Oil prices steadied on Friday, but fell for the week on a stronger US dollar and fears that an economic slowdown would weaken crude demand.
Brent crude futures settled at $96.72 a barrel, gaining 13 cents. US West Texas Intermediate crude ended 27 cents higher at $90.77. Both benchmarks fell about 1.5% on the week, reports Reuters.
Oil briefly jumped in volatile trade on comments by Richmond Federal Reserve President Thomas Barkin who said the drive to raise rates also needs to be balanced with the impact rate hikes are having on the economy.
But crude pared gains as investor concerns about upcoming rate hikes settled back in.
Strength in the US dollar hit a five-week high, which also capped crude’s gains as it makes oil more expensive for buyers in other currencies.
“Although the oil complex has been able to shrug off a strong dollar on any given session, extended strong dollar trends will pose a major headwind against sustainable oil price gains,” Jim Ritterbusch, of oil trading advisory firm Ritterbusch and Associates, said in a note.
In a sign of easing oil supply tightness, the price gap between prompt and second-month Brent futures has narrowed by about $5 a barrel since the end of July to under $1. The spread for WTI has shrunk to a 39-cent premium from a nearly $2 premium in late July.
Haitham Al Ghais, the new secretary general of the Organization of the Petroleum Exporting Countries, told Reuters he was optimistic about oil demand into 2023.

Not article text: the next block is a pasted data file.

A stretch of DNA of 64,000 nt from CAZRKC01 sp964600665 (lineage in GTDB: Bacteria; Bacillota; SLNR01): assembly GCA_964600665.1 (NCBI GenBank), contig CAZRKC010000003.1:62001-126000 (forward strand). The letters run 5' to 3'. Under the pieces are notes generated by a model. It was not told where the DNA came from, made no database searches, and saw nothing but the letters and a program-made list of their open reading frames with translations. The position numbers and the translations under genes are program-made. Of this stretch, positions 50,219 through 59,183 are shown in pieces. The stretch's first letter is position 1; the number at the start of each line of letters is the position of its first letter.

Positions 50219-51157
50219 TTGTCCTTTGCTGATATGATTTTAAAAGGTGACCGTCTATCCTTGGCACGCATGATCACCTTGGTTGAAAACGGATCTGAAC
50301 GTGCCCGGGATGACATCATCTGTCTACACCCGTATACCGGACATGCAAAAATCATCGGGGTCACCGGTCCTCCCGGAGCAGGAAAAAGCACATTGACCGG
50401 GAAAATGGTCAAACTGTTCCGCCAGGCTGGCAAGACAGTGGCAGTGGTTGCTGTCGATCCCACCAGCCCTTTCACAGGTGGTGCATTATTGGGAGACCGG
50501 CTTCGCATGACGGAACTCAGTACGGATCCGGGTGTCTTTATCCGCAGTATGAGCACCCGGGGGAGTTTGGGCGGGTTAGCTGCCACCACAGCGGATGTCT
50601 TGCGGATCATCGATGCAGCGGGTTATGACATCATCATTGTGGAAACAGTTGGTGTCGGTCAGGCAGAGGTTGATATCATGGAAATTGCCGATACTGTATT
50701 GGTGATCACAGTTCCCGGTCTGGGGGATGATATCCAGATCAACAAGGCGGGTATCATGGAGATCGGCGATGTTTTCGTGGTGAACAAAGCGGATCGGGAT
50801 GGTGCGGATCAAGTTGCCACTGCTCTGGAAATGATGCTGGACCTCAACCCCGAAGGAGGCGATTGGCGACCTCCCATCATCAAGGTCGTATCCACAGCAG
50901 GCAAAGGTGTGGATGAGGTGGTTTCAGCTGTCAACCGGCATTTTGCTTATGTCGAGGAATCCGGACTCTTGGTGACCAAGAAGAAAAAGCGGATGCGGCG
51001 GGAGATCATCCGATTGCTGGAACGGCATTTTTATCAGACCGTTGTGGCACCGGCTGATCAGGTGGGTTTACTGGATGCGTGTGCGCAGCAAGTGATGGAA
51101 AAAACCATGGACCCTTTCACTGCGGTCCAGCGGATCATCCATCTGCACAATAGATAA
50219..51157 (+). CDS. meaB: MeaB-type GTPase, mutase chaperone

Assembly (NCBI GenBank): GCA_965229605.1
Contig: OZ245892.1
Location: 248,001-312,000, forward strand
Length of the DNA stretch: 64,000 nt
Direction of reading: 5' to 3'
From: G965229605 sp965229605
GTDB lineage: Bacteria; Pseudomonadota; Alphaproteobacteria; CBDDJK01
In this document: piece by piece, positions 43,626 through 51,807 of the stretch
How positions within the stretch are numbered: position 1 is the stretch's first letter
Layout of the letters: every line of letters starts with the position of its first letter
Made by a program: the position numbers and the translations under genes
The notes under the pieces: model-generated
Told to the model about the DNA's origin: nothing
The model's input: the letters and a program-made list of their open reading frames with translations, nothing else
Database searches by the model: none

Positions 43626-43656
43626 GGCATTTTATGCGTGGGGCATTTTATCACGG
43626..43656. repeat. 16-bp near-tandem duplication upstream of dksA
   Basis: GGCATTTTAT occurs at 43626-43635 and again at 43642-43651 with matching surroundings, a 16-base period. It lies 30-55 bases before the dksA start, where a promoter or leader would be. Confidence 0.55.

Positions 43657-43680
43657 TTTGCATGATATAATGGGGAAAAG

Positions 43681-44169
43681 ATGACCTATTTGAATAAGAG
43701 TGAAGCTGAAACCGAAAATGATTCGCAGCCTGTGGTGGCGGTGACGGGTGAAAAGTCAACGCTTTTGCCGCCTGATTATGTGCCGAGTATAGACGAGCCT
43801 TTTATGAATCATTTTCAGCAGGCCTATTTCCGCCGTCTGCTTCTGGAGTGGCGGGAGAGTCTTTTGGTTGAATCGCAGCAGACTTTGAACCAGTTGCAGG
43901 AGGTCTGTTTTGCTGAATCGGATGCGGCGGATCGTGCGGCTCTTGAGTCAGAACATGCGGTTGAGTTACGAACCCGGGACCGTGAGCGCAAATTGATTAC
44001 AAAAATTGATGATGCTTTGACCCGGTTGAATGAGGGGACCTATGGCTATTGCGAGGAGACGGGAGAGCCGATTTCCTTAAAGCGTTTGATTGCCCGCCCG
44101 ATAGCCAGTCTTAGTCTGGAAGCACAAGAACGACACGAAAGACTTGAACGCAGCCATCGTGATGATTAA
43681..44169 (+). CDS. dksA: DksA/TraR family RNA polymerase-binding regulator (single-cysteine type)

OPEC is keen to ensure Russia remains part of the OPEC+ group, Al Ghais said ahead of a Sept. 5 meeting.
Supplies could tighten again when European buyers start seeking alternative supplies to replace Russian oil ahead of European Union sanctions that take effect from Dec. 5.
“We calculate the EU will need to replace 1.2 million barrels per day of seaborne Russian crude imports with crude from other regions,” consultancy FGE said in a note.
Data earlier this week showed US crude inventories fell sharply as the world’s top producer exported a record 5 million barrels of oil per day last week, with oil companies finding demand from European nations looking to replace Russian crude.
However, the number of US oil rigs, an early indicator of future supply, was unchanged at 601 this week, according to Baker Hughes Co (BKR.O), as energy companies slowly increase production to pre-pandemic levels with shale oil output in September expected to hit its highest since March 2020.
Money managers, meanwhile, cut their net long US crude futures and options positions in New York and London by 18,389 contracts to 154,824 in the week to Aug. 16, the US Commodity Futures Trading Commission (CFTC) said.